In a study conducted by Duke University, a researcher gave participants two dining choices: a five-star restaurant that was far away, and a three-star that was nearby. The diners were torn. But after introducing a third possibility — a four-star restaurant even farther away than the five-star — suddenly it was easy to choose the five-star option. It was the best quality and only moderately far away (when compared with the third choice). 

Sales takeaway: Use options to your advantage by presenting multiple versions of an offering or contract. If the prospect is really struggling to decide, introduce a decoy that will reinforce their innate predisposition.

6) The ‘Rhyme-As-Reason’ Effect

“If it doesn’t fit, you must acquit.” With this simple couplet, Johnnie Cochran cemented his defense of O.J. Simpson to the jury during the former football player’s infamous 1994 murder trial.  

While rhymes are naturally easier to remember, Cochran could also have been exploiting the rhyme-as-reason bias. This psychological quirk causes people to perceive rhyming statements as more truthful than non-rhyming ones containing the exact same message. It pays to be a poet — and now you know it.

Sales takeaway: Reformulate your value proposition or a key takeaway about your product into a catchy rhyme. It can also help to apply this tactic to an aspect of your offering that is dubious or unclear.

7) The ‘IKEA’ Effect

There’s no avoiding the inevitable confusion when trying to decode assembly instructions from the Swedish furniture outlet, but that’s not what this bias is about. Instead, the IKEA effect refers to the fact that people value things they had a hand in creating more than similar — or even superior — products created by others.

While this can have a downside for creators (as their ownership of the project could make them blind to flaws), this brain trick can be exploited for salespeople’s benefit rather easily.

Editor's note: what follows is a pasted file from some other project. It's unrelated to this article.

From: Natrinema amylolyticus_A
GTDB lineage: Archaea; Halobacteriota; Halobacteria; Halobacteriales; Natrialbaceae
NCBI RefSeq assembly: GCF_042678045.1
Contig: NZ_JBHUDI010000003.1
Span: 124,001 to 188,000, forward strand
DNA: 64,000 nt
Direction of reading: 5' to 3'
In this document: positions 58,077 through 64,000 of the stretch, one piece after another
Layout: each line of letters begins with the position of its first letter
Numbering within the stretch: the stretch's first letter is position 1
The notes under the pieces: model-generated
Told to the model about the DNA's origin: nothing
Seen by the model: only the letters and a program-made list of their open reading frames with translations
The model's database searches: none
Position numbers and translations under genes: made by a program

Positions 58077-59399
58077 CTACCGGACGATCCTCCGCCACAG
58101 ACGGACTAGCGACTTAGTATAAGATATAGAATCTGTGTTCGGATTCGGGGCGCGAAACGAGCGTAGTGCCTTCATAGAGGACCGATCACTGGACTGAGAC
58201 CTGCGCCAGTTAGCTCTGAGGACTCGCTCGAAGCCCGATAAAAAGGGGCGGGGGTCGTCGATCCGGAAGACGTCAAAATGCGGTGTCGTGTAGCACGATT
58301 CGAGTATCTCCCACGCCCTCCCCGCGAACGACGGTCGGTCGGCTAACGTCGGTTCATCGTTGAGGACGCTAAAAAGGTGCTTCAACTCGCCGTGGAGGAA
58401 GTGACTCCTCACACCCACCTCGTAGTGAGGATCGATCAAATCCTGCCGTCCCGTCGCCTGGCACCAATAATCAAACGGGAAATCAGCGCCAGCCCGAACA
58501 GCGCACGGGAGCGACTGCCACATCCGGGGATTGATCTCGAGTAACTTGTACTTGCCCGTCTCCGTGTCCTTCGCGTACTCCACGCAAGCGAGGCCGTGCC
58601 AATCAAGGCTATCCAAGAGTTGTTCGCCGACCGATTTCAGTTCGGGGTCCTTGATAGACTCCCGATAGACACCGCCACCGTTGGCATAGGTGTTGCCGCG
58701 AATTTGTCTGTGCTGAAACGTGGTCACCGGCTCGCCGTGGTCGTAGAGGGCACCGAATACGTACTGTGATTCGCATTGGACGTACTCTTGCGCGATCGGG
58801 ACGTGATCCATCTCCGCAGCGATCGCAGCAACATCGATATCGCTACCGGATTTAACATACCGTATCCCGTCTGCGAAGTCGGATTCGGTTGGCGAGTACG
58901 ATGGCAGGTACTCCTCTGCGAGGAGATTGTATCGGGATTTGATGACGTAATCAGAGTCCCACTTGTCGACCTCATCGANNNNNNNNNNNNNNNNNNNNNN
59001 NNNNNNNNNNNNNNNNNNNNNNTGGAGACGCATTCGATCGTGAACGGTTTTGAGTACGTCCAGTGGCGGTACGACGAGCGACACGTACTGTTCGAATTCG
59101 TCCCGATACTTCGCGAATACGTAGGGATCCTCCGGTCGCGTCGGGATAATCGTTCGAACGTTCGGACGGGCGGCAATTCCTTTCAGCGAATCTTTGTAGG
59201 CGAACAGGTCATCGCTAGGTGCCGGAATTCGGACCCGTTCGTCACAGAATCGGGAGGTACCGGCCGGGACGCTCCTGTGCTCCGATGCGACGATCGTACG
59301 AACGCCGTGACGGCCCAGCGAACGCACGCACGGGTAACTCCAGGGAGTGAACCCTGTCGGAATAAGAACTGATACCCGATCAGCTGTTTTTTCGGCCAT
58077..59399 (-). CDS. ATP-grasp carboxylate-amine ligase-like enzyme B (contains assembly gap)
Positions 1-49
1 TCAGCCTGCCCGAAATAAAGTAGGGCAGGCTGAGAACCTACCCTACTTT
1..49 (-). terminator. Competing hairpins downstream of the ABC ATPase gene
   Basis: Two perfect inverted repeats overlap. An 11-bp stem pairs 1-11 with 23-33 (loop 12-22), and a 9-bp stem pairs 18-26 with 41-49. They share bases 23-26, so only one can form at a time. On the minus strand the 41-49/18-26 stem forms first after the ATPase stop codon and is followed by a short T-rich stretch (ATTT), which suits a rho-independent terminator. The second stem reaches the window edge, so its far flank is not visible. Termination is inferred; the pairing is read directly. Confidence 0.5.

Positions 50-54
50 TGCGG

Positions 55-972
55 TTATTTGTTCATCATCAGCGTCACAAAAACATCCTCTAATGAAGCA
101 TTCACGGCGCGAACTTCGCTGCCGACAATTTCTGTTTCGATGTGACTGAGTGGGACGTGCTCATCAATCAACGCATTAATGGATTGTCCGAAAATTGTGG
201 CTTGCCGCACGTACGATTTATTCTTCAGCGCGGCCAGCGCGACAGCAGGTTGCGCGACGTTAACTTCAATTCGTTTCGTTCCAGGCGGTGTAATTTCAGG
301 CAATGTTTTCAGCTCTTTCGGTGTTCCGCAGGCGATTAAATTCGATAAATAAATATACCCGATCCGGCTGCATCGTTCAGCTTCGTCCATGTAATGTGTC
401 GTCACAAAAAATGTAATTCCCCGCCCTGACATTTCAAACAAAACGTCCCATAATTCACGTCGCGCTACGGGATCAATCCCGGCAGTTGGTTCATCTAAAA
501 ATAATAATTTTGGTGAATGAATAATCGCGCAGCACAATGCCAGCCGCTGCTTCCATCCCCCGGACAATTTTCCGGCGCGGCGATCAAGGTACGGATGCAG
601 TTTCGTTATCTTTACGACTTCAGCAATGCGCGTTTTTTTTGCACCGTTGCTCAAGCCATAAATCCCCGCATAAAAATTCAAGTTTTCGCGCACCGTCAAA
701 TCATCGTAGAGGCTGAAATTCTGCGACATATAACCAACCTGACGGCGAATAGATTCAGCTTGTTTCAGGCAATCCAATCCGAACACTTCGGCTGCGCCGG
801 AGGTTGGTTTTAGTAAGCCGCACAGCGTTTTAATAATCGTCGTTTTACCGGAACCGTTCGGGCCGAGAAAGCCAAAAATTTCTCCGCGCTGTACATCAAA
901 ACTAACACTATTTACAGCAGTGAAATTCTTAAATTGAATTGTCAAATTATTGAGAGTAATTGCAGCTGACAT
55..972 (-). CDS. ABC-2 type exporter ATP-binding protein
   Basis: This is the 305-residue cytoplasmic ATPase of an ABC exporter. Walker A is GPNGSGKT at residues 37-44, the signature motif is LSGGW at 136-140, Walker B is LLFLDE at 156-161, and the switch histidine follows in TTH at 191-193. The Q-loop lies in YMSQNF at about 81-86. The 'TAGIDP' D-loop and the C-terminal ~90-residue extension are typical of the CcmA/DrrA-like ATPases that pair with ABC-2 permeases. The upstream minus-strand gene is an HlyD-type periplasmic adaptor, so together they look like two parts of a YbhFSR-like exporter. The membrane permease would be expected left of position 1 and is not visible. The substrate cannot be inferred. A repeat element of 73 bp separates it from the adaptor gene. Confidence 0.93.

Sales takeaway: Get prospects involved in customizing or putting their unique spin on your product or service. The more they feel like the offering is “theirs,” the more positively they will feel towards it. 

8) The ‘Illusory Truth’ Effect

How do hypnotists put people to sleep? At least in movies, they repeat over and over, “You are getting sleepy …” At first, the patient’s eyes are wide open, but eventually their eyelids begin to flutter, and ultimately close. What happened?

One possible explanation is the illusory truth effect, which establishes that the more times a person hears a statement, the truer it seems to become. If this sounds impossibly basic (or maybe even insulting to your intelligence), you’re not alone. “It seems too simplistic that just repeating a persuasive message should increase its effect, but that’s exactly what psychological research finds (again and again),” writes Dr. Jeremy Dean. “Repetition is one of the easiest and most widespread methods of persuasion.” 

Sales takeaway: Determine your core message, and then deliver it over, and over, and over again. 

9) The Peak-End Rule

It’s not just first impressions that matter — speakers often strive to end on a high note. Why? Because people’s brains are wired to remember two moments of a presentation above all others: the apex and the end.

For instance, if you were to attend a mostly boring movie with a fantastic ending and a single stellar scene, this bias holds that you would remember it more favorably than another movie that was good throughout, but never extraordinary. 

Sales takeaway: Make sure that sales presentations hit a deliberate high, and end on a thought-provoking and memorable point. If you’re pressed for time, skew your preparation efforts to the ending and a critical moment rather than spending an equal amount of time on the entire presentation. 

10) Loss Aversion

With the exception of serial gamblers, most people’s brains are risk-averse. Losing something that is already owned has been shown to be far more painful than gaining something advantageous is pleasing. And this knowledge can be valuable when framing product benefits and other sales messaging. 

Sales takeaway: Emotions are powerful motivators. Depending on what you sell, play up what prospects stand to lose by sticking with the entrenched status quo (another cognitive bias!). They’ll be more willing to take a risk if they feel that something they own is at stake.